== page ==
Peng has a very classical chess style and I recommend the readers to play over this entire game, from start to finish. It is an excellent example of how to build up and execute an attack. In the position above, Peng cashes in on her excellent preparation and soon brings down the house.
Both sides have the attack, but Black has more pieces to attack with. Besides, the White Queen can do little damage by itself, especially given that Black always has the …Bg8 resource. Play proceeded energetically:
34…Nxa3-ch! (ofcourse!) 35.PxN Qxa3 (now Black just needs one move to mate White, and in the meantime can easily weather the White attack) 36.Qh7-ch Kf8 37.Qh8-ch Bg8!
And that is the end of it! White resigned as she has no good move.
Solid play like 18… Rae8 19. b4 Bd6 seems quite reasonable at first sight but after 20. Nxd6 Nxd6 21.b5!? Rxe2 22.Qc3 Nb8 23.Qd4!? White has creepy pressure and Black’s pieces don’t seem to coordinate very well.
So Sasikiran decided to take a more aggressive approach, even though it contains new risks:
An important quality that every modern player must master is the ability to change the course of the game by drastic means. Even if such means backfire from time to time, the majority of times they will work. Much as in poker with the bluff, it is a practical decision based on who you are playing and under what circumstances.
With this last move White has little choice but to enter the complications.
19. Be5! d4!? cutting of the retreat of the Bishop 20. f3 Rae8!
The fight is quickly reaching its critical stage. Black offers an exchange in return for the initiative. White has no choice but to accept it, though he does have the option of when and how.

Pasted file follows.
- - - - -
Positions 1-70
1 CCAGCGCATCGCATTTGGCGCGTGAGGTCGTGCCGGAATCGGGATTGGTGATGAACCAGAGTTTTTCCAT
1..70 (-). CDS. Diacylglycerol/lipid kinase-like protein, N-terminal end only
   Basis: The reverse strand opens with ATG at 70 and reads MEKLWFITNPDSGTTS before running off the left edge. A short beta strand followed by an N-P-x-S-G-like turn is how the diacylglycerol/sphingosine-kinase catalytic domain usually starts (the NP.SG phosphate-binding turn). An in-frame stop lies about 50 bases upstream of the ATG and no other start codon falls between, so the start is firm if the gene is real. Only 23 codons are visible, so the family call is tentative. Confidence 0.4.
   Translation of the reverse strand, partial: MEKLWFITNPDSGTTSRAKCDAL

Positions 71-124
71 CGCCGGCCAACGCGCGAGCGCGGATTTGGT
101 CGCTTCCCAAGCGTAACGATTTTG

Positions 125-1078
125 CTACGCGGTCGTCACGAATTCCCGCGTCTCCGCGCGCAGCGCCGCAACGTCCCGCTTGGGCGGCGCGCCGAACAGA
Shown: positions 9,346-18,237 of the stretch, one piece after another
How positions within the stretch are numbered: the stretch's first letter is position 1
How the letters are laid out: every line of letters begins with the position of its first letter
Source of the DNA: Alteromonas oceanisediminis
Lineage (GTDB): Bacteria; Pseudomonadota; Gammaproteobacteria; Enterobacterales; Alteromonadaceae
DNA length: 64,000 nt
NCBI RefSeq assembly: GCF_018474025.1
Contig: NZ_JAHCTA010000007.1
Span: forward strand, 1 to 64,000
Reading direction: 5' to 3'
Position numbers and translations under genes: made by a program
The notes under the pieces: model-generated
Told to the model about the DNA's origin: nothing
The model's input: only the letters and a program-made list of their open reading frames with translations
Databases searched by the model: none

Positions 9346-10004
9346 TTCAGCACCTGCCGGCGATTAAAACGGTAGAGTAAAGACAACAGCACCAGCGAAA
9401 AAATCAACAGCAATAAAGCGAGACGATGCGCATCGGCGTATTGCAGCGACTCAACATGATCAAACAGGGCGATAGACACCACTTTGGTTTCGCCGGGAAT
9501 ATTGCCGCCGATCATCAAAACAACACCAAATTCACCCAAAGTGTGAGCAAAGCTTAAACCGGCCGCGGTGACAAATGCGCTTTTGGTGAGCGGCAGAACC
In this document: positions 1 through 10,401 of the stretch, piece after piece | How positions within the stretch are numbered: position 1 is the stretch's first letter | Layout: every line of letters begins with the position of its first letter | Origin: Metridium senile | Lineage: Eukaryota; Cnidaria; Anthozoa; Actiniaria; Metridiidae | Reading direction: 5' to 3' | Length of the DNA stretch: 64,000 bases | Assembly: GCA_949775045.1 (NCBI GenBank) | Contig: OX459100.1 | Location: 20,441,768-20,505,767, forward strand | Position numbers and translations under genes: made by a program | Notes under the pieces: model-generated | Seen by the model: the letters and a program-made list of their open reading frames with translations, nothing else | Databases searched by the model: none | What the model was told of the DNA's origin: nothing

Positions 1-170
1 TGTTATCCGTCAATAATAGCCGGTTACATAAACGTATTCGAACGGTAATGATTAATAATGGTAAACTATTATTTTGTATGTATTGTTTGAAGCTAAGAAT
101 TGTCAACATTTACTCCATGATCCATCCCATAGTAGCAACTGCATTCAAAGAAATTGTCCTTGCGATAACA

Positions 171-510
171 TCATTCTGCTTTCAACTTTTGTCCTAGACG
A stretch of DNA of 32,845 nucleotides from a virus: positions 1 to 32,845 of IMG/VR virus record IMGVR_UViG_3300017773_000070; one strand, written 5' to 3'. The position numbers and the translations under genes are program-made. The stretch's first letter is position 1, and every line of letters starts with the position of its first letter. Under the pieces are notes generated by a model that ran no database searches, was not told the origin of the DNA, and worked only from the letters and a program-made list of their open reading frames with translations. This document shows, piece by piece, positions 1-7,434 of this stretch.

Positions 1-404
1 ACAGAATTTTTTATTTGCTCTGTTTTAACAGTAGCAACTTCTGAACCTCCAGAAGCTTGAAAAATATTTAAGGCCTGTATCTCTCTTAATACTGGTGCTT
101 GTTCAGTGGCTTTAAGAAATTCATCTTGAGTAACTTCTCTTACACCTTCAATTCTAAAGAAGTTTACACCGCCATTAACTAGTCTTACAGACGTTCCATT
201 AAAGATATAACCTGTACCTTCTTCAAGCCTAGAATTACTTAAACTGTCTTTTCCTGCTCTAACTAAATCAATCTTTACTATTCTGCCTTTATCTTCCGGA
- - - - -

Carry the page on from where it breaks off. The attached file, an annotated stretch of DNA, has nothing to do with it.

21. fe Rxe5
There is a key idea in the position that White did not see, either here on this move or on the next move (Qd2!; attacking the g-pawn and setting up an X-ray against the Black Queen on the d-file) and as a result White actually gets the worse of it (!), fully justifying Sasikiran’s risky play.
After 22. Qd2! h6 (22… Qd8 23. Nxe5 Rxe5 24. e3!) now taking the exchange gives White the advantage after 23. Nxe5 Rxe5 24. e3 d3 25. Rc4! and soon a piece will go to d4. However, White also has this same option on the next move!
22. Nxe5 Rxe5
Even here 23. Qd2! would likely transpose into the above note, as 23… d3?! 24. Kh1 Bxe4 25. Bxe4 Rxe4 26. Qxg5 is just too strong for White. HOWEVER, White passively accepts that he must defend and so plays a logical ‘defensive’ move , removing his King from any discovered checks
This gives Black the tempo necessary to consolidate his position and for a slight material investment (an exchange for a Bishop and Pawn) Black achieves a dominating position in the centre that is difficult for the White pieces to challenge.
23… Bxe4 (stronger than the speculative …Rxe4) 24. Bxe4 Rxe4
It is clear that something is amiss in White’s position. The pressure on the e-file combined with an opportune Qd5 (or b7, depending on circumstances), and the chronic threat of …Nb4 to d5 to e3, does not paint a rosy future for White.. So White now decides to try to counter attack on the Kingside, but it is not as effective as before. The next moves need no commentary
25. Qd2 h6 26. Rf2 Nb4 27. Rcf1 Re7
Rather than wait around for Black to come up with a good idea, White mistakenly pushes forward:
28. Rf6? Qd5-ch!
White must have forseen that 29.Kg1 would be met by 29…d3-ch!, but he probably only saw now that the intended 29. e4 would lose to 29…Qxe4-ch 30.Qg2 (the whole idea) 30…QxQ-ch 31. KxQ a6! and White will lose material because of a coming …Nd5.
29. R1f3 g4! 30. R6f5
Hoping for the natural 30…Qb7?? when 31.Qxh6! turns the tables on Black. However, Sasikiran plays this final phase with great precision
As surprising as it is crushing! If now 31. Rxd5 fe! 32. Rd8-ch Kg7 33. Qe1 Nc2 Black wins back the Queen with a huge material advantage.